The FDA also released a 104-page document that was prepared by UPSIDE that provides detailed information regarding the safety of UPSIDE's production process.
Food and Drug Administration
In response to a query about the cancer claim, the FDA pointed Lead Stories to a web page on its website called, "Human Food Made with Cultured Animal Cells." In part, the page says:
There is currently no food made from cultured animal cells available for sale in the U.S. market. Manufacturers are generally working on scaling up their processes to consistently produce amounts large enough to be competitively priced. As these products come closer to market, the FDA is closely coordinating with the United States Department of Agriculture's Food Safety and Inspection Service (USDA-FSIS), which shares jurisdiction over these human food products for certain animal species to ensure that they are safe and accurately labeled. Both agencies are working with manufacturers to ensure these products meet all applicable FDA and USDA-FSIS requirements.
The FDA expanded on the cancer claim in a February 27, 2023, email to Lead Stories. A spokesperson from the agency said:
The FDA is not aware of evidence or a credible mechanism to support the claim that cultured animal cells used as food cause cancer. Cells used in animal culture are not able to survive and grow in an uncontrolled manner following removal from the bioreactor or after consumption by consumers. ...
The FDA considered whether a hypothetical hazard could be associated in some way with the consumption of cells with enhanced proliferative capacity. However, once removed from the protected and controlled environment of the bioreactor, the cells will lose their proliferative capacity and will die. Subsequent food processing (such as cooking) would further break down cellular structures and contents. Digestion after consuming food made from this cell material would also break down any residual cellular structure. ...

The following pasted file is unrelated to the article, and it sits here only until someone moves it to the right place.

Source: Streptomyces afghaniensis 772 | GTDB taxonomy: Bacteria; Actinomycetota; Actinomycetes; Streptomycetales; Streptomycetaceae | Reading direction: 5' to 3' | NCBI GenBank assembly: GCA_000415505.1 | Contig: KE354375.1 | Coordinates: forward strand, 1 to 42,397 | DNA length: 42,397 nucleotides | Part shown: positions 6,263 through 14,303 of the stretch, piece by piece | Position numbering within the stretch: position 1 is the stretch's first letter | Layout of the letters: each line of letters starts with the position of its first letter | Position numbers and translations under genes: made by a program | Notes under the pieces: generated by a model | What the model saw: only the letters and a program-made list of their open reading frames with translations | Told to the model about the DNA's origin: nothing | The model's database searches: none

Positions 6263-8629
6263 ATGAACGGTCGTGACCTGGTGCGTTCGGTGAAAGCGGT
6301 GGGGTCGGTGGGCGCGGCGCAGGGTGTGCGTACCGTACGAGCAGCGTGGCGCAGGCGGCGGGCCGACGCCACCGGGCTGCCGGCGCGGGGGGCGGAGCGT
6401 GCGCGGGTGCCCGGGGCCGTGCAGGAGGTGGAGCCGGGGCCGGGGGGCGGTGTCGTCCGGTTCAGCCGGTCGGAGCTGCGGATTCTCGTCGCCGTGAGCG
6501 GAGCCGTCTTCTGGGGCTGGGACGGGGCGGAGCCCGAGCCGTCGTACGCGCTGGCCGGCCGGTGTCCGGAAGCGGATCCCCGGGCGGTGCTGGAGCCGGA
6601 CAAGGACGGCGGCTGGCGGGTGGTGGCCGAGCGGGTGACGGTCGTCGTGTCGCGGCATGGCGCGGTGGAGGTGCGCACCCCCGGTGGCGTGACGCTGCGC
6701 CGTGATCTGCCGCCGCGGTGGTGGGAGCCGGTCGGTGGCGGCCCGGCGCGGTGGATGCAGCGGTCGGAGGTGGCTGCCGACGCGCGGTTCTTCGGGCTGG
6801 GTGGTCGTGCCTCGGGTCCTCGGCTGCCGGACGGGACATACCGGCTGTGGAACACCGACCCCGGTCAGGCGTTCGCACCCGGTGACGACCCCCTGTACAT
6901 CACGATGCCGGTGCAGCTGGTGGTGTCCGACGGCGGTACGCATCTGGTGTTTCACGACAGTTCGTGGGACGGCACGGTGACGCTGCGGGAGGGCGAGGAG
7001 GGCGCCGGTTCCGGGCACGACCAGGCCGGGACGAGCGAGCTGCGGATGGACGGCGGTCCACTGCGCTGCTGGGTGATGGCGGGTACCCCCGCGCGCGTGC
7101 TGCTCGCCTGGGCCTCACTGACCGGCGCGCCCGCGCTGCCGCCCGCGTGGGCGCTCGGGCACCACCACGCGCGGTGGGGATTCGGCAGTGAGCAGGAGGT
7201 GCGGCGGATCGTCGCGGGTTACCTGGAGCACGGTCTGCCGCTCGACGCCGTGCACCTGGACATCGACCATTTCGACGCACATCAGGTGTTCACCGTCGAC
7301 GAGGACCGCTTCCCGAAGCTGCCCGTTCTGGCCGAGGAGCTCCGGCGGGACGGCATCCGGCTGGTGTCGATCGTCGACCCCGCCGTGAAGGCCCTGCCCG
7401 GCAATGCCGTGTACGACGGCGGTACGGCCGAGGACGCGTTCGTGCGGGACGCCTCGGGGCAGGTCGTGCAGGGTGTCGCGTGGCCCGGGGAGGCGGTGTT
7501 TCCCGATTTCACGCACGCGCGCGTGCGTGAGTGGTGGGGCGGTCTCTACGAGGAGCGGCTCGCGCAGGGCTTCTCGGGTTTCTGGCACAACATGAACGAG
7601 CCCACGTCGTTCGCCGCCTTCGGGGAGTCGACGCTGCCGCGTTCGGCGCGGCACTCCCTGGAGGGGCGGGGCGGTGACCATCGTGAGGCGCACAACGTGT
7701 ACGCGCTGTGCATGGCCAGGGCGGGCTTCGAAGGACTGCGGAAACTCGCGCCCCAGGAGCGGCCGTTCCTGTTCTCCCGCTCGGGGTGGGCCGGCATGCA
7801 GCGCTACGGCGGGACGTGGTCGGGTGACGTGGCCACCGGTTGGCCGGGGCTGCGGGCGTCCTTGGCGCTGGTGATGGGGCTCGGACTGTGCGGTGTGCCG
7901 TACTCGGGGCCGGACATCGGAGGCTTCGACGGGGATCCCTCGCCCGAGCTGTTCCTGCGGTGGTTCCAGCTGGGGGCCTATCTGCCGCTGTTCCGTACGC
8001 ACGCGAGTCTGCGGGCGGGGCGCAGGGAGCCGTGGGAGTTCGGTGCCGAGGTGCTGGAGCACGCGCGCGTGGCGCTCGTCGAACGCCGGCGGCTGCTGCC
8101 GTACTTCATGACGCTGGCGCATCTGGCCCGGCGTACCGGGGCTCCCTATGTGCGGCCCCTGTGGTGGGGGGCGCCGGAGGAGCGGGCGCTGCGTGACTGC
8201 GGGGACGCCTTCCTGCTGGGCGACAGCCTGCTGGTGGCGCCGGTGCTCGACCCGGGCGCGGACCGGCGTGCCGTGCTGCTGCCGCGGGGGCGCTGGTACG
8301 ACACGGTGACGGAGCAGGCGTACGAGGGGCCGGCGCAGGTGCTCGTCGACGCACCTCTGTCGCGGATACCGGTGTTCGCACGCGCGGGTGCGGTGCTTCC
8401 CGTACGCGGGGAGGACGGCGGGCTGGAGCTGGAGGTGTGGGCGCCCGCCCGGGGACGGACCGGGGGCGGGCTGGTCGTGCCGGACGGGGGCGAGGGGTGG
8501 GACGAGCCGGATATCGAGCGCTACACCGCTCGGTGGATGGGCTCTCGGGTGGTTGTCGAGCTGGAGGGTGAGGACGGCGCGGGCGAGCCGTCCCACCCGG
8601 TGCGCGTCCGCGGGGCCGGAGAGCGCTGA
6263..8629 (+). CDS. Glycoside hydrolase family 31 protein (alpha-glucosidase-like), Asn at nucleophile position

For more information:
Children's Health Defense
The report cited in the Children's Health Defense item makes no mention of lab-grown meat or cancer but instead looks at a type of soy protein used by Impossible Foods in the making of its plant-based beef products. The "Conclusions" section of the report found the product to be "safe and suitable":
We, members of the Expert Panel, have individually and collectively critically evaluated the information and data summarized above and other information deemed pertinent to the safety of the proposed uses of Soy Leghemoglobin Protein Preparation (LegH Prep). We unanimously conclude that the proposed uses as a protein component in ground beef replacement (analogue) products of LegH Prep, produced consistent with current Good Manufacturing Practice (cGMP) and meeting the appropriate food grade specifications presented above, are safe and suitable.
Other Lead Stories fact checks about lab-grown meat can be found here.
2023-02-28T17:24:14Z 2023-02-28T17:24:14ZAdds comments and context from FDA, adds subheadings
2023-02-24T18:04:36Z 2023-02-24T18:04:36ZAdds comments and context from UPSIDE Foods